Hitachi Data Systems (HDS) today announced its strategy for incorporating flash technology across the IT stack, along with a flash acceleration feature available today for Hitachi Virtual Storage Platform (VSP) that enables it to achieve more than 1,000,000+ random read IOPS.
Historically, the major inhibitor for the adoption of flash SSDs (solid-state drives) in the enterprise storage space has been the relative higher cost of SSDs versus HDDs (hard disk drives) and the durability of SSDs versus HDDs.
HDS believes that price is not the only consideration when it comes to using HDDs or MLC flash in the enterprise space, identifying durability as a major concern in such demanding environments. Flash vendors are addressing the durability of flash drives with wear leveling, and aggressive sparing within the drive and may specify a 5-year life but only under certain conditions (e.g.no more than 10 times the capacity of the drive written per day). However, HDS says that enterprise storage cannot be limited to such conditions so the enterprise control unit must add additional durability and preemptive maintenance features to raise flash SSD endurance levels to the level of HDDs.
Another concern is performance, especially when many users must share the SSD across an external shared bus controller in an enterprise system versus an SSD that is dedicated to a single user over an internal connection, as you would find in consumer products like a smart phone. While the SSD is much faster than a mechanical HDD, bottlenecks can occur within the drive as writes/formats increase and space becomes fragmented. Bottlenecks also occur in traditional enterprise controllers, which were designed for mechanical spinning disks and may not be prepared to handle the transfer speeds of an SSD. In order to get the optimum performance from SSDs, the enterprise storage controller must be enhanced for SSDs while maintaining all the functionality that has been developed over the years.
"In other words we must avoid the rip and replace of current storage controllers to implement the improvements that are required to realize the performance benefits of an SSD," says HDS' Hu Yoshida.
HDS believes that flash is ready for enterprise prime time where random performance is a key requirement. The current price gap between flash SSDs and HDDs can be reduced with the use of MLC flash, which has 2 bits per cell versus one for SLC (single-level cell) flash. This reduces the cost per bit by about 30%. Features like HDT (Hitachi Dynamic Tiering) can optimize the use of flash by moving only the hot pages of a volume into a flash tier while the cold pages migrate down to lower cost HDD tiers. In addition, HDP (Hitachi Dynamic Provisioning) increases durability by providing global wear leveling, which supplements the wear leveling within the drives to avoid hotspots.
HDS says that the new flash acceleration feature announced today for VSP raises its scalability limits by up to 3 times, doubles the scalability of HDP, increases virtual storage director (VSD) random I/O throughput and lowers I/O response times by up to 65%. Flash device throughput is increased with higher thread count scalability. With more than 24 threads running against an all SSDs configuration HDS has measured 1,000,000+ IOPs using 8K random reads.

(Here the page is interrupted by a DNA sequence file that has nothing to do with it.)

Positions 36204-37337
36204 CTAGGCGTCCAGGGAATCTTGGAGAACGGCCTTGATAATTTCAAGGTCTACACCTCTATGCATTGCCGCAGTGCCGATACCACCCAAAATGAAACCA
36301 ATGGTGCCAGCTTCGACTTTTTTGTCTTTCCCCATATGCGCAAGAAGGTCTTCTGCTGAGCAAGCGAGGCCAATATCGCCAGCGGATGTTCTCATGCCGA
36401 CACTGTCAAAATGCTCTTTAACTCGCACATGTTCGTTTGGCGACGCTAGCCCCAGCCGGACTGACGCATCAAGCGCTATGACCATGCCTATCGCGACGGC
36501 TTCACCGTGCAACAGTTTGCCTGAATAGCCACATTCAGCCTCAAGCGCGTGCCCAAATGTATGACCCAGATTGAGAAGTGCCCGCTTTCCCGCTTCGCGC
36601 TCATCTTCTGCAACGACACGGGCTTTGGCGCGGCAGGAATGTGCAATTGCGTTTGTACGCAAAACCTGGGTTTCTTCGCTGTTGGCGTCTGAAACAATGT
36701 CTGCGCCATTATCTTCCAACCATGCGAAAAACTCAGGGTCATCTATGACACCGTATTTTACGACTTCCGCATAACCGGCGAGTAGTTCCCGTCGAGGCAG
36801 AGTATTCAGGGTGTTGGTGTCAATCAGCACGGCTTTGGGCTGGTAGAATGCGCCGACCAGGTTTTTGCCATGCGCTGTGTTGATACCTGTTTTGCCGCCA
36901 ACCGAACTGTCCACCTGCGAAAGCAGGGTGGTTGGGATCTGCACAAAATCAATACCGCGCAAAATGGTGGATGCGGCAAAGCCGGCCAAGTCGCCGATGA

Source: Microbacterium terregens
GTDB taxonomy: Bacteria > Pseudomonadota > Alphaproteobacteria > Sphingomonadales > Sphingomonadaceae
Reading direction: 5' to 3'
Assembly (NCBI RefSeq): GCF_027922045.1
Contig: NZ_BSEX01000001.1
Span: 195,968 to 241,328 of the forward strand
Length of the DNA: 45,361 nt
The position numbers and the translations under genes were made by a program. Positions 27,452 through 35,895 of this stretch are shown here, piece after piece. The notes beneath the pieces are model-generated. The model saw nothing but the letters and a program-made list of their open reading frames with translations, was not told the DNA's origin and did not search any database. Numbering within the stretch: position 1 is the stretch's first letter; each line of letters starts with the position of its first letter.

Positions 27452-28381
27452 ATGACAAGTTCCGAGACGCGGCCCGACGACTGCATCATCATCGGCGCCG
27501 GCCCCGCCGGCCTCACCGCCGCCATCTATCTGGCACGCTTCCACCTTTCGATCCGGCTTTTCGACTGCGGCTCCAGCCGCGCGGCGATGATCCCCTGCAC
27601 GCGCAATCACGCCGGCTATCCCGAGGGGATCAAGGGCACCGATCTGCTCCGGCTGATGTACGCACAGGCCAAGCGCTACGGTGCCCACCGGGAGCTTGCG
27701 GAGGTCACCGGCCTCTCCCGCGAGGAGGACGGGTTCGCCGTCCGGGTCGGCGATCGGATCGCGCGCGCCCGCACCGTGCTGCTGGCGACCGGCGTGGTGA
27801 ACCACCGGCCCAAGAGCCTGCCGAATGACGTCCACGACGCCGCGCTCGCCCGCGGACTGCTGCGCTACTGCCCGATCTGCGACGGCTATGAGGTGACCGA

This flash acceleration feature comes with a microcode upgrade to V04A. Overall, the total maximum throughput of VSP with V04A and flash acceleration will exceed 1,000,000 IOPS, according to HDS.
This feature is available today with VSP microcode V04A for open systems. HDS is offering this feature with a 120 day free trial.
For those considering the use of flash drives, this enhanced performance combined with the price of MLC flash from HDS makes the use of flash more affordable than previous SLC flash configurations.
Yoshida claims that the cost of MLC flash along with the performance acceleration of flash acceleration on VSP brings the cost down dramatically compared to previous SLC flash offerings, making flash media affordable on all VSP configurations.
"The wear leveling capabilities of HDP and HDT, combined with RAID protection and preemptive sparing available with VSP, can assure the durability of MLC flash for prime time," he added.
According to Roberto Basilio, vice president of Infrastructure Platforms Product Management at HDS,
Hitachi will also release its own flash controller.
Although he would not disclose when it will ship, but said the company will release more information in the next quarter.
What HDS would say about the controller is that it expects it to increase sustained read/write throughput on SSDs in its arrays by four times current generation SSDs based on multi-level cell (MLC) flash.
Like other flash controllers, Basilio said Hitachi's will optimize the way data is written to SSDs or PCIe flash cards, reducing the wear and extending the overall endurance of the drives.
The new controller will also offer secure data erase capability, meaning overwriting data several times, along with inline block data compression.